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Why Donald Trump Has Struggled So Mightily During His First 100 Days

How history punishes every new president

After 100 days in office, President Trump is off to one of the weakest starts in presidential history. His big initiatives are going nowhere and he’s less popular than any president in the modern era.

But his inability to deliver on key campaign promises, or win over a skeptical public, is actually part of a historical norm that has haunted every president since the Roosevelt White House first implemented the First 100 Days marker way back in 1933 as a means to reassure Americans suffering through the Great Depression.

It turns out that every president in the modern era: Trump, Obama and all the rest, walk into the White House unprepared for the massive task at hand.

“One of the things that I think is hard for everyone is the idea that what works well in campaigning rarely transitions to governing,” Terry Sullivan, Executive Director of the White House Transition Project, told GOOD.

Sullivan’s non-partisan organization has spent the last two decades helping new administrations cut through the red tape and newbie mistakes that so often bring new presidencies to a screeching halt. “There just isn’t anything that’s akin to what it’s like to be president,” he said.

In other words, as Trump recently complained, being president is incredibly hard.

It’s a massive challenge even for someone like George W. Bush, whose own father was president. Or Barack Obama, who seemingly had the entire world rooting for him in the aftermath of Bush’s failed presidency.

According to Sullivan, presidents typically struggle through their entire first year in office, not just the first 100 days.

He said that’s because after a successful election, most new administrations assume they have the mechanics of governing figured out. But the federal government is a massive labyrinth of bureaucracy, laws and infighting that often becomes fiercer than the already massive ideological divide between the two parties.

For example, Sullivan says President Obama oversaw the most successful presidential transition in modern history. But even by that measure, the definition of “success” is grim: Out of the 1,100 administration jobs requiring confirmation, Obama had 350 filled at the end of his first year.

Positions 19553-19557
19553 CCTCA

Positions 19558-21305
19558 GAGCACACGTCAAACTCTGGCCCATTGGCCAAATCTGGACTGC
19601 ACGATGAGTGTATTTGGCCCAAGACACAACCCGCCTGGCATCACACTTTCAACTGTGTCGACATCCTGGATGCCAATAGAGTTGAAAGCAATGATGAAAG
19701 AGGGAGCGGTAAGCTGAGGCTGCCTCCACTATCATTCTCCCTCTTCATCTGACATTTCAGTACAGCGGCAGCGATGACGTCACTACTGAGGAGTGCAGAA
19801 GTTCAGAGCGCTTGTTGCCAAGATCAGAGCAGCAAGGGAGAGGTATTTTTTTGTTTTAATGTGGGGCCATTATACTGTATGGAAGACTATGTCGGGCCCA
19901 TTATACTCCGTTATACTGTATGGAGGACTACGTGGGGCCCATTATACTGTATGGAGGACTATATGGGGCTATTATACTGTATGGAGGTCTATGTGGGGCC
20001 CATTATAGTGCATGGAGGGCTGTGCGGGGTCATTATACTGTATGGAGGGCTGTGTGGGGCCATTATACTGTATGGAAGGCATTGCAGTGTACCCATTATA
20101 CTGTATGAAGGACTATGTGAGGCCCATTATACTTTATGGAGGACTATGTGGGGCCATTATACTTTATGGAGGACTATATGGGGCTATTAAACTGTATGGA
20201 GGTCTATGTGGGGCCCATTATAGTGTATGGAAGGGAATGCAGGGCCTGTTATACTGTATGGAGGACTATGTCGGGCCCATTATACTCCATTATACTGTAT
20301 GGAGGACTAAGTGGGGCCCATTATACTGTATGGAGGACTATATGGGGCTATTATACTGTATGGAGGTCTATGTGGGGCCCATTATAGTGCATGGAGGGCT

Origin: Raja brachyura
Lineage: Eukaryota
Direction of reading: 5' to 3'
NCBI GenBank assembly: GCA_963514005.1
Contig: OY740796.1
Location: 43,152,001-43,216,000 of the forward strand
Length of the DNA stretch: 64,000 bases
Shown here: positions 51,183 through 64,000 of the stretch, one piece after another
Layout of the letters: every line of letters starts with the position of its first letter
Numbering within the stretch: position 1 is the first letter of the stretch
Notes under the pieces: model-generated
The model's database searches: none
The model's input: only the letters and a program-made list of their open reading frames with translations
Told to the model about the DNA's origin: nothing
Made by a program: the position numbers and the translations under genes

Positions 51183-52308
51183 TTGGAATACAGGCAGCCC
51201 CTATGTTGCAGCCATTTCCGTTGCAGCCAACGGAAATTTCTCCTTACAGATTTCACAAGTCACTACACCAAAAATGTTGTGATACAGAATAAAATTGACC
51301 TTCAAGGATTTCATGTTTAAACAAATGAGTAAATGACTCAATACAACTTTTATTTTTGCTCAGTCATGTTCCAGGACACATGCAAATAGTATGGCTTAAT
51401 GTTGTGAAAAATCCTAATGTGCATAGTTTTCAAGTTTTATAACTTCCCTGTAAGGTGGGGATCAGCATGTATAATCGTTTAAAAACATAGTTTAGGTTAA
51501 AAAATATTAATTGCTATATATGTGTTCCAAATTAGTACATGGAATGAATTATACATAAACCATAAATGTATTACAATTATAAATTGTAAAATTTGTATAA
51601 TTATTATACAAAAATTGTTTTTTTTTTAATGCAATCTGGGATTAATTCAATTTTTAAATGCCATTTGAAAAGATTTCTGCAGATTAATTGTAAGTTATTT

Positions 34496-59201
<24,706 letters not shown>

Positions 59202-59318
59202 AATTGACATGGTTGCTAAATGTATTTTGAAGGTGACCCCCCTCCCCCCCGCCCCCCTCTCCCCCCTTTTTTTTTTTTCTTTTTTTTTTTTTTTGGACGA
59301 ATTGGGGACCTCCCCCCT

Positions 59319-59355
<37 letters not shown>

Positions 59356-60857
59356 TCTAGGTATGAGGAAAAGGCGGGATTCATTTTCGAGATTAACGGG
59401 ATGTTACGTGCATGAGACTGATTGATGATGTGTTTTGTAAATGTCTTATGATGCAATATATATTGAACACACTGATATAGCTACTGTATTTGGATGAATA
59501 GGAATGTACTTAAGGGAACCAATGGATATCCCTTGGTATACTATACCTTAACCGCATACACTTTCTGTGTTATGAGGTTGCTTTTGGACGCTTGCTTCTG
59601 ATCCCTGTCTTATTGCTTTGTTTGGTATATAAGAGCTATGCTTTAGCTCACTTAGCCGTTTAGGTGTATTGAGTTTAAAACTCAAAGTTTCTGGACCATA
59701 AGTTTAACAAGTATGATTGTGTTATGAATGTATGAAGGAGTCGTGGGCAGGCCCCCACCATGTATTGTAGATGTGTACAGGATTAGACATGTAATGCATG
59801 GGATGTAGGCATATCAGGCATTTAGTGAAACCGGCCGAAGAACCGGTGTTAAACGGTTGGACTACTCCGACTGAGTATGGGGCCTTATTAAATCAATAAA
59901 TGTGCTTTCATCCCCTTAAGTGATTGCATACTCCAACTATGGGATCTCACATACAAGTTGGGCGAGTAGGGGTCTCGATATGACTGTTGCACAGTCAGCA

“It’s not a very good record and that is the record. We’re an exceptionally slow democracy to get up and running,” Sullivan said. “That’s a big problem in terms of making policy, responding, reacting and realizing democratic choice.”

And after more than a year of listening to the candidate brag on the campaign trail about what a great job they’re going to do, the public is rarely forgiving of a president learning on the job.

It’s true that Trump’s poll numbers are historically bad. But even that is subjective to some degree. For example, George W. Bush’s poll numbers were steadily declining through his first year in office right up until September 11, 2001. In fact, less than nine months in, many were already assuming he would be a weak, one-term president. Bill Clinton fared even worse. By May of 1993, his approval was down to 44 percent and all the way down to 41 percent by July, right on par with Trump. And Ronald Reagan, widely considered one of the most popular presidents ever, spent most of his first term with approval ratings below 50 percent. By the time his re-election campaign started in 1984, Reagan was trailing Democrat Walter Mondale by double digits before experiencing a remarkable turnaround and cruising to victory.

There are things President Trump could do right now to become a more popular president: build bipartisan consensus on issues like immigration, infrastructure spending and improving the economy.

But if history is any indicator, his first 100 days in office are going to be a preview of his first year in office: a chaotic mess being orchestrated by a president and an administration in way over their heads.

That’s good news and bad news for both his supporters and critics alike. For, while it doesn’t mean Trump can’t turn things around and become both a successful and popular president at some point, for now, things are likely to only continue getting worse.

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